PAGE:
Friday, August 16, 2013
Justin D. Levinson , Robert J. Smith and Danielle Young (University of Hawaii at Manoa - William S. Richardson School of Law , University of North Carolina School of Law and University of Hawaii at Manoa - Department of Psychology) have posted Devaluing Death: An Empirical Study of Implicit Racial Bias on Jury-Eligible Citizens in Six Death Penalty States (New York University Law Review, Forthcoming) on SSRN. Here is the abstract:
Stark racial disparities define America’s relationship with the death penalty. Though commentators have scrutinized a range of possible causes for this uneven racial distribution of death sentences, no convincing evidence suggests that any one of these factors consistently account for the unjustified racial disparities at play in the administration of capital punishment. We propose that a unifying current running through each of these partial plausible explanations is the notion that the human mind may unwittingly contribute bias into the seemingly neutral concepts and processes of death penalty administration.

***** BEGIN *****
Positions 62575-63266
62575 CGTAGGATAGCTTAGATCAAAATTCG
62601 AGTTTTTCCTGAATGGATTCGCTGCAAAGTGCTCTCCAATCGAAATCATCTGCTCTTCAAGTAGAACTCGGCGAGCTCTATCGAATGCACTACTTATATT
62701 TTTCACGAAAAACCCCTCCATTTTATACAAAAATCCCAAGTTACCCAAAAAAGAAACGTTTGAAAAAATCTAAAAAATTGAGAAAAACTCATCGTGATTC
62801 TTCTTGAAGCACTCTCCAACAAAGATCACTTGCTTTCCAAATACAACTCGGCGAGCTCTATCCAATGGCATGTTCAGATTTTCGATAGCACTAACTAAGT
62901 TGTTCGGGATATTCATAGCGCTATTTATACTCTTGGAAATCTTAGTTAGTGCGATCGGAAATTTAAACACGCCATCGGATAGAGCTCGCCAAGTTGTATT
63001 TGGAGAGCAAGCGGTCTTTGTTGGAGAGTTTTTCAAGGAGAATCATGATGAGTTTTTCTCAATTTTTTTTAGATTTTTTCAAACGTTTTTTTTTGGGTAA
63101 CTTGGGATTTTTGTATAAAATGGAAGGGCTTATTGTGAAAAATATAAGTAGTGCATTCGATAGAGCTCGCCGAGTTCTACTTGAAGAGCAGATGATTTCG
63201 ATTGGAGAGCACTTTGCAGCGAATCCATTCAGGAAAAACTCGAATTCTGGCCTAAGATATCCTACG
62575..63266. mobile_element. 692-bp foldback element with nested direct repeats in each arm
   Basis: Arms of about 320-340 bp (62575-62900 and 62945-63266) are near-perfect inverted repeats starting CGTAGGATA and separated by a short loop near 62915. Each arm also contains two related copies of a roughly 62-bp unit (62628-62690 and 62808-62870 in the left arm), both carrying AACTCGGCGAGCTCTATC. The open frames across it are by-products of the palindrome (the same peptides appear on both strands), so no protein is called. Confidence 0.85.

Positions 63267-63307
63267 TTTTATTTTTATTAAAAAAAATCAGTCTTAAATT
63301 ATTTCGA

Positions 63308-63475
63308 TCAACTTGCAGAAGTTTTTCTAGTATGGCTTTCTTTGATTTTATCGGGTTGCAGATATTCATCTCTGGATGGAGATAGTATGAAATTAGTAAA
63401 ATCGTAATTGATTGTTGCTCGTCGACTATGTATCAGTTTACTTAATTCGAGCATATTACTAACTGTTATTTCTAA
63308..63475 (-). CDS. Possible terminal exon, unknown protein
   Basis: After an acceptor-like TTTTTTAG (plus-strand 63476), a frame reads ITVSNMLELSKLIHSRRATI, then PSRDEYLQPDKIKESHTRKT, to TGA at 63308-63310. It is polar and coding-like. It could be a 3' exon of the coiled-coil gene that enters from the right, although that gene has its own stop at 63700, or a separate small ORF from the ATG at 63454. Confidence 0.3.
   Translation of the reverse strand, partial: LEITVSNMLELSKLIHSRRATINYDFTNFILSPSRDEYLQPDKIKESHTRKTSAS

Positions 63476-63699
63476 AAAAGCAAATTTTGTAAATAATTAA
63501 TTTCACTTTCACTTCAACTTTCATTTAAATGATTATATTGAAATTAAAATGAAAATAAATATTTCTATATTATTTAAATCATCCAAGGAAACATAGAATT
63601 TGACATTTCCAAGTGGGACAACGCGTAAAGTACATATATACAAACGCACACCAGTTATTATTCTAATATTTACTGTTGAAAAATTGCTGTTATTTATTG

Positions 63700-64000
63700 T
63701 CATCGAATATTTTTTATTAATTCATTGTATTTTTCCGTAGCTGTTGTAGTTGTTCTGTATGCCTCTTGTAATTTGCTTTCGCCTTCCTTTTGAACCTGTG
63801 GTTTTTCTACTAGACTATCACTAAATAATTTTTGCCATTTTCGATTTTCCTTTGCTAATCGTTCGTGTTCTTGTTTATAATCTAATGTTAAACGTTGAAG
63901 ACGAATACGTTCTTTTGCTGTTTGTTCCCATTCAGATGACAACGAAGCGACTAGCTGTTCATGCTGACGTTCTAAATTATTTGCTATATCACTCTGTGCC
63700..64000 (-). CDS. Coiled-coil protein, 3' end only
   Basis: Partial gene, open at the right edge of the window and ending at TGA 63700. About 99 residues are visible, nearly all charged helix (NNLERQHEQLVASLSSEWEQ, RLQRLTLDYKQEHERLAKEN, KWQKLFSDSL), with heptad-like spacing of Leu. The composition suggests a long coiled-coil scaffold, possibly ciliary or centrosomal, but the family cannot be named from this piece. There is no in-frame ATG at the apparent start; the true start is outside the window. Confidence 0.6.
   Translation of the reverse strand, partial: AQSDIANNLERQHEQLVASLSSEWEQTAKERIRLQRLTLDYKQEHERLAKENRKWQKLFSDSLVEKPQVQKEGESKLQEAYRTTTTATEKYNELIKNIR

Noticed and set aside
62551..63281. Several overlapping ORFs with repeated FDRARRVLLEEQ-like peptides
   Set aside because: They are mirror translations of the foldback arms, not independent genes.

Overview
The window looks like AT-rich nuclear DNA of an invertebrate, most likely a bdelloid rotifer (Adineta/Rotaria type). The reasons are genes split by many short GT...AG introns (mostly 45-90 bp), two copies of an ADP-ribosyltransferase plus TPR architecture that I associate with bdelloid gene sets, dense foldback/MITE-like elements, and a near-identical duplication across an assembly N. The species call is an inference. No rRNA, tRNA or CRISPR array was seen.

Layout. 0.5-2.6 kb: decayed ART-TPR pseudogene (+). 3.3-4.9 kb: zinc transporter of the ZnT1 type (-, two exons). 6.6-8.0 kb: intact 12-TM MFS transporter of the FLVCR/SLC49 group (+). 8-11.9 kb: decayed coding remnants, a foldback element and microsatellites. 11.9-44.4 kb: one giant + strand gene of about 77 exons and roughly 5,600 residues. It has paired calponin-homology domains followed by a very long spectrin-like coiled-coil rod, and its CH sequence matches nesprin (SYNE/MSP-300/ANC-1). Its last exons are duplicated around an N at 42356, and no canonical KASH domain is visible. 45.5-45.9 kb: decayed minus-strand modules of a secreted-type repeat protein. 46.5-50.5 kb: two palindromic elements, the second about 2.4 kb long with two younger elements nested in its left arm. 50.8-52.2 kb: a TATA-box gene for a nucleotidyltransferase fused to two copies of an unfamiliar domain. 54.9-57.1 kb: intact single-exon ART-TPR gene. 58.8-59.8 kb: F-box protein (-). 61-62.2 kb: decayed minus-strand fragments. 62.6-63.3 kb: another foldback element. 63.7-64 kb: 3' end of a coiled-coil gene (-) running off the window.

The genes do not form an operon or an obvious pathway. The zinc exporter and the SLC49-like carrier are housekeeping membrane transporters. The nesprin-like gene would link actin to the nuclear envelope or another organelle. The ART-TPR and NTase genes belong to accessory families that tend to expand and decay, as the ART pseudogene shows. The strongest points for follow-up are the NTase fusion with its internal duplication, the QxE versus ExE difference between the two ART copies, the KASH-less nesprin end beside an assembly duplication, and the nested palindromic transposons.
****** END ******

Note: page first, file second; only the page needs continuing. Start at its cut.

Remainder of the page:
To test the effects of implicit bias on the death penalty, we conducted a study on 445 jury eligible citizens in six leading death penalty states. We found that jury eligible citizens harbored the two different kinds of implicit racial bias we tested: implicit racial stereotypes about Blacks and Whites generally, as well as implicit associations between race and the value of life. We also found that death qualified jurors, those that expressed a willingness to consider imposing both a life sentence and a death sentence, harbored stronger implicit and self-reported (explicit) racial biases than excluded jurors. The results of the study underscore the potentially powerful role of implicit bias and suggest that racial disparities in the modern death penalty could be linked to the very concepts entrusted to maintain the continued constitutionality of capital punishment: its retributive core, its empowerment of juries to express the cultural consensus of local communities, and the modern regulatory measures that promised to eliminate arbitrary death sentencing.